• 10 FireFire  A fire requires  Fuel  Source of ignition  Air (Oxygen)  Fire prevention and extinguishing removes one or more of these. Ignition Ignition FuelFuel Oxygen Oxygen
  • 11 Fire PreventionFire Prevention  store combustible materials safely keep the lid on all containers except when removing the contents.  smoke only in safe outdoor places fully extinguish every cigarette  keep electrical equipment, cables etc in good condition  dispose of rubbish promptly and safely  keep fire doors closed
  • 12 FireFire  If you discover a fire  Raise alarm FIRST Alarms are usually near exit doors from a building and on the landings on each stairs  If the fire is in electrical equipment, unplug / switch off at isolator  Use extinguisher only if the fire is small  Smoke is toxic!  Keep a clear exit route
  • 13 FireFire  If you hear the fire alarm  Stop work immediately  Ensure walkways are clear  Switch off all equipment  Shut all windows and doors  Do NOT use lifts  Leave the building by the NEAREST exit  Follow Fire Exit signs
  • 14 FireFire  Wait at assembly area  Ensure your safety is recorded  Do NOT go back into the building until permitted to do so by a fire officer Assembly point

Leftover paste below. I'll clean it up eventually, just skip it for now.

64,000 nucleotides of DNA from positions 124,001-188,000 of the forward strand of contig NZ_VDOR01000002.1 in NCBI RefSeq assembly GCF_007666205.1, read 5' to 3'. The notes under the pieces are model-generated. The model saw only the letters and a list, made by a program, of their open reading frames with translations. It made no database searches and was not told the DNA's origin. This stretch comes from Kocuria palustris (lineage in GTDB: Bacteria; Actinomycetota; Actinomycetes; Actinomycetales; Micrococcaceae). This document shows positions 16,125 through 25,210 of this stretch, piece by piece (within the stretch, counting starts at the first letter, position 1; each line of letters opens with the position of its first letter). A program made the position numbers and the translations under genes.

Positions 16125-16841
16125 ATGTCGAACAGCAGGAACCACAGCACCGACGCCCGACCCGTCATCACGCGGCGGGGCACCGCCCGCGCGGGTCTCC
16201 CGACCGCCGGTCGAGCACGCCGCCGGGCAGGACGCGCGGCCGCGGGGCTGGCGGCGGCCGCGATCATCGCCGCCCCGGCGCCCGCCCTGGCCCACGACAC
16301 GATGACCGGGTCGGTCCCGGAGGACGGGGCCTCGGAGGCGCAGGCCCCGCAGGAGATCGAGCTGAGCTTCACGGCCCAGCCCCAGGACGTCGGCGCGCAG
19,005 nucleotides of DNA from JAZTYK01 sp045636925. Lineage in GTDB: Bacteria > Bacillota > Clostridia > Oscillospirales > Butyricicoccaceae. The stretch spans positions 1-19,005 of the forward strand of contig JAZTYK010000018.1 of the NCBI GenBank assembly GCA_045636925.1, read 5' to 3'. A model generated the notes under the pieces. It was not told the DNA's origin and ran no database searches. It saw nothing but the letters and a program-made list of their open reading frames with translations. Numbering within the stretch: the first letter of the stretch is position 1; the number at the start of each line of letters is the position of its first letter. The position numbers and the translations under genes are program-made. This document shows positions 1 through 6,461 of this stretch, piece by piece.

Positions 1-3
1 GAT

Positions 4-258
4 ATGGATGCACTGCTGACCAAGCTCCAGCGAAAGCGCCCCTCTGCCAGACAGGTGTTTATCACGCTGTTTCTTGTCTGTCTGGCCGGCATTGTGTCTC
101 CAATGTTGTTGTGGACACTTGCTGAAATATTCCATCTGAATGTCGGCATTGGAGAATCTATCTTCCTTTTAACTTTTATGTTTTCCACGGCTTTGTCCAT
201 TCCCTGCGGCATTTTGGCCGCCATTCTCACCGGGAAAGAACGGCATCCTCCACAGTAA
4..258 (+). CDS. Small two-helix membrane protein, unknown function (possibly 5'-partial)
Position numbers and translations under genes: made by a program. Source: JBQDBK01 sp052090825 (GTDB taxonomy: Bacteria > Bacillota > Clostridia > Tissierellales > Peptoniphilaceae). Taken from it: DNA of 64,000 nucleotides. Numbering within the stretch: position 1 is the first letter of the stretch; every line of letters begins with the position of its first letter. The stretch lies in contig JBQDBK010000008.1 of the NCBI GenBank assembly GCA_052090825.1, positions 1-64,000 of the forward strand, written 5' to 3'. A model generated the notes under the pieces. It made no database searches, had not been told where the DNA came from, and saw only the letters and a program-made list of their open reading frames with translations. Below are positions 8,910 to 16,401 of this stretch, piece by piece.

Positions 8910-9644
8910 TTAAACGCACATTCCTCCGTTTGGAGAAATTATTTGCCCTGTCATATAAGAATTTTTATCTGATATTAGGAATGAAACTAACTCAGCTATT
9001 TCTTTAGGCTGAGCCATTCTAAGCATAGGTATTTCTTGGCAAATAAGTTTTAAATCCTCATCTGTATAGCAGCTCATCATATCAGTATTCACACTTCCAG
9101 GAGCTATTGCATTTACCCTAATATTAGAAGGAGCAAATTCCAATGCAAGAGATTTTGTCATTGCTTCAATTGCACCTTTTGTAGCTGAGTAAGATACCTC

• 15 Fire ExtinguishersFire Extinguishers  Water  Red all over - no other colour  Heavy !  NOT on live electrical equipment  Use upright  Remove pin, squeeze handles together  Point at BASE of fire
  • 16 Fire ExtinguishersFire Extinguishers  Carbon Dioxide (CO2)  Black area on label  Use on electrical fires  Use though openings into equipment  Not ideal for a fire in an open space (the gas will dissipate and the fire may re-ignite)  Hold cylinder or handle, NOT the horn itself  Remove pin, squeeze handles together  Noisy !
  • 17 Fire ExtinguishersFire Extinguishers  Powder  Blue area on label  Any type of fire  Use upright  Remove pin  Squeeze handles together
  • 18 Fire ExtinguishersFire Extinguishers  Foam  Cream area on label  Liquid and wood fires  Aim at back of fire
  • 19 Fire ExtinguishersFire Extinguishers  Hose reel  Open stopcock near reel: turn it fully anti-clockwise (unless automatic type)  Pull out hose  Open nozzle by turning it clockwise: spray first, turn more for jet  Aim at base of fire
  • 20 How Fires SpreadHow Fires Spread SMOKE & HEAT
  • 21 Slipping & TrippingSlipping & Tripping  Slipping and tripping are the most frequent injuries.  Don’t dismiss them as trivial - some cause serious injuries.  Look out!  Don’t rely on your route being clear - hazards change without warning.